Aim To review the incidence of renal involvement and the natural course of Henoch Schönlein Purpura (HSP) over a 5 year period at a tertiary paediatric hospital.
Method Patients were followed-up over a 1 year period, with frequency of visits dependent on proteinuria. At each visit a minimum of blood pressure and urinalysis was performed. Using a standardised data collection pathway all clinical data was collected prospectively. The primary outcome measured was the need for a consultant referral either during or after completing a year of follow-up.
Results 165 patients were identified presenting over 69 months, giving an incidence of 14.5 HSP cases per 100 000 children per year attending our hospital. The mean age at presentation was 7.2 years, with those requiring a renal referral significantly older (9.8± 3.5 vs 6.9±4.0 years; p≤0.01). Non-Caucasian patients were significantly more likely to be referred for renal review (21% vs 6%; p≤0.01). Purpuric rash was a presenting feature in 100% of patients, arthralgaia (45%) and joint swelling (19%) being the next most common presenting features. No patients initially presented with nephrotic or nephritic syndrome. At presentation 14% of patients were hypertensive, no patients had hypertension persisting beyond day 7 of follow-up. 12 (7%) patients from the cohort required referral to a paediatric nephrologist, 3 with raised urine albumin creatinine ratio were referred within 3 months, and the other 9 had persistent proteinuria or haematuria at the end of 12 months. Urine samples performed on day 7 had a negative predictive value of a normal urinalysis indicating a normal outcome of 98%.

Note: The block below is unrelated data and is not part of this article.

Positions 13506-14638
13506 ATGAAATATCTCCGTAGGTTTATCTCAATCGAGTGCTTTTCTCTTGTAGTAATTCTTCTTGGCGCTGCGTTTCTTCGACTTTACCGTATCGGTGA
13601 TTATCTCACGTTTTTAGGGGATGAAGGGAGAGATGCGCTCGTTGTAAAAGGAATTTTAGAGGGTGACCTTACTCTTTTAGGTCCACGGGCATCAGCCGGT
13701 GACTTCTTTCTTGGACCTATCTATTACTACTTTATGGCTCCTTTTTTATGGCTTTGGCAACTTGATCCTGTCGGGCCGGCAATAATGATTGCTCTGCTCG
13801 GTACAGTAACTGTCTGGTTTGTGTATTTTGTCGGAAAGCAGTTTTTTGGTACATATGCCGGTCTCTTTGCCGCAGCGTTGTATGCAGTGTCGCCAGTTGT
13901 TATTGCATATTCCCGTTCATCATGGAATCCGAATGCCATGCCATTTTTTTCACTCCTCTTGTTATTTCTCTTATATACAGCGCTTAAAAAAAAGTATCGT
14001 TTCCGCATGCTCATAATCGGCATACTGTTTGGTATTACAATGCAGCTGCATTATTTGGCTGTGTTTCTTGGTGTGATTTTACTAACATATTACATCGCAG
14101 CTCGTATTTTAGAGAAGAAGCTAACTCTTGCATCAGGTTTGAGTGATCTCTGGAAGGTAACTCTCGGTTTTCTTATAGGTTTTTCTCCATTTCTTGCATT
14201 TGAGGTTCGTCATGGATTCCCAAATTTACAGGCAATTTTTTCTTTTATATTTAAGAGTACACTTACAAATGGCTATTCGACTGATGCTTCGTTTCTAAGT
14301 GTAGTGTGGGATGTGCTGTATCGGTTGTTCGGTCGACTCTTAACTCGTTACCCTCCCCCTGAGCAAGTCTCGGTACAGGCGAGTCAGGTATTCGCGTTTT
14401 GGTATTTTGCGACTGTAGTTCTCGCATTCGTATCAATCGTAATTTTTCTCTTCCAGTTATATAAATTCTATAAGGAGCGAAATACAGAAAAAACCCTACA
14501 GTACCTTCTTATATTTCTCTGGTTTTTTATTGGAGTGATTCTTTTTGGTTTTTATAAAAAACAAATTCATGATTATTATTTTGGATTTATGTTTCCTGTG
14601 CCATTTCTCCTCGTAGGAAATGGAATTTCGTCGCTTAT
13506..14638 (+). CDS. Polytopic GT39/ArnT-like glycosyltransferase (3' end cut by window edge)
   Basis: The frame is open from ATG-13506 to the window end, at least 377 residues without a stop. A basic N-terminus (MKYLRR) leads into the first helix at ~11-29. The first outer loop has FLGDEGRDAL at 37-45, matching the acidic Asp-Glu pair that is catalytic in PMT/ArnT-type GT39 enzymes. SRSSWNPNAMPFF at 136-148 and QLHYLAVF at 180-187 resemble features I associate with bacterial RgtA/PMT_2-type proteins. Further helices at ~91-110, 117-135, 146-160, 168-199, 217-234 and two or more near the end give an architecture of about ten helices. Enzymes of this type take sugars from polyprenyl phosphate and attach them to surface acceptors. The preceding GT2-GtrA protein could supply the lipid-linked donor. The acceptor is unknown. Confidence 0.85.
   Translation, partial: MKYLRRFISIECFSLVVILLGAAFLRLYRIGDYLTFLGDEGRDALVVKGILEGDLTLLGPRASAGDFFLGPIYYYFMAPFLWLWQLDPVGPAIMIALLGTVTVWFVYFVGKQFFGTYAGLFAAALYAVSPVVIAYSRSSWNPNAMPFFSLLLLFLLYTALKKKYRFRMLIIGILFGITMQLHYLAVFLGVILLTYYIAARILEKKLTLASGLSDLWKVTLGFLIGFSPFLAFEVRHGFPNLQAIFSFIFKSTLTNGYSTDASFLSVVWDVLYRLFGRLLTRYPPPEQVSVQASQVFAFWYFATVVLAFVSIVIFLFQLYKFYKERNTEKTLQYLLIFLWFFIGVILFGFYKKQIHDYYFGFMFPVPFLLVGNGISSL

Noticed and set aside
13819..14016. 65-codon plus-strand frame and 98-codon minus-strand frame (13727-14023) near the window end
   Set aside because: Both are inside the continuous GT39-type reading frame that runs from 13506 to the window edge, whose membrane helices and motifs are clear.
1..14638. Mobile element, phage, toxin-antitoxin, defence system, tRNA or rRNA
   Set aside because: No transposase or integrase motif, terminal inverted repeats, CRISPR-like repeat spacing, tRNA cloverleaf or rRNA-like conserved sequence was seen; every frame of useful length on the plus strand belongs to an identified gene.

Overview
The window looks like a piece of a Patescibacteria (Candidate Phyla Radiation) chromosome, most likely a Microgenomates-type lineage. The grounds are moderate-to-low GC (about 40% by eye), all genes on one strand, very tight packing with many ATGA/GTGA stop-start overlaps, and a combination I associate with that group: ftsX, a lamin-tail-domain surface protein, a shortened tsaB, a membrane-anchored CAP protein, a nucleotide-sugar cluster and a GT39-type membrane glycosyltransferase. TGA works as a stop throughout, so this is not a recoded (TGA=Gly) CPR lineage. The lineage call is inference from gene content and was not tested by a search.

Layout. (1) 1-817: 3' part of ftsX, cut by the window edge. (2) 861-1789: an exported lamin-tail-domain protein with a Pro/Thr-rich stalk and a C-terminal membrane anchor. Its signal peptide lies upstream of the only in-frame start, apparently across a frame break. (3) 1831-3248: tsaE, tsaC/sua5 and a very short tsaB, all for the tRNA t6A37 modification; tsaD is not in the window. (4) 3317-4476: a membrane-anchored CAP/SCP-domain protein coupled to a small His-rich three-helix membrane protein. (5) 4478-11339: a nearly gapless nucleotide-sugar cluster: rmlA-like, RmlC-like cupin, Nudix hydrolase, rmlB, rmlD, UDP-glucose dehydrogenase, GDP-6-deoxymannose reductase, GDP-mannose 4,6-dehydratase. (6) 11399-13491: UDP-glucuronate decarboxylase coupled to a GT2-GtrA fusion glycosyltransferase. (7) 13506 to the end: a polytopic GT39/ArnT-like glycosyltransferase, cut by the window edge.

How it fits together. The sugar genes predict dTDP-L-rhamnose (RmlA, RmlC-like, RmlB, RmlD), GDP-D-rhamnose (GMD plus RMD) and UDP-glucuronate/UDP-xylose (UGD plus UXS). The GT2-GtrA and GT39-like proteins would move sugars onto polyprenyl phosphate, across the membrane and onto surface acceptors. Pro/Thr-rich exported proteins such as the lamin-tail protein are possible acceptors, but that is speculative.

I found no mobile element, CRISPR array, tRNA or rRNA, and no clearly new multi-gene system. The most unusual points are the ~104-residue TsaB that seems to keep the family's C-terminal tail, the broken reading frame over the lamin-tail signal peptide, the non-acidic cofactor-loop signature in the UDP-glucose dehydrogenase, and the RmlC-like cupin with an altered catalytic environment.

Conclusion Older patients and those of non Caucasian ethnicity are at a higher risk of nephritis. Significant nephritis is an infrequent complication of HSP and transient hypertension is common. The follow-up of patients with HSP should be stratified according to urinalysis, blood pressure and renal function.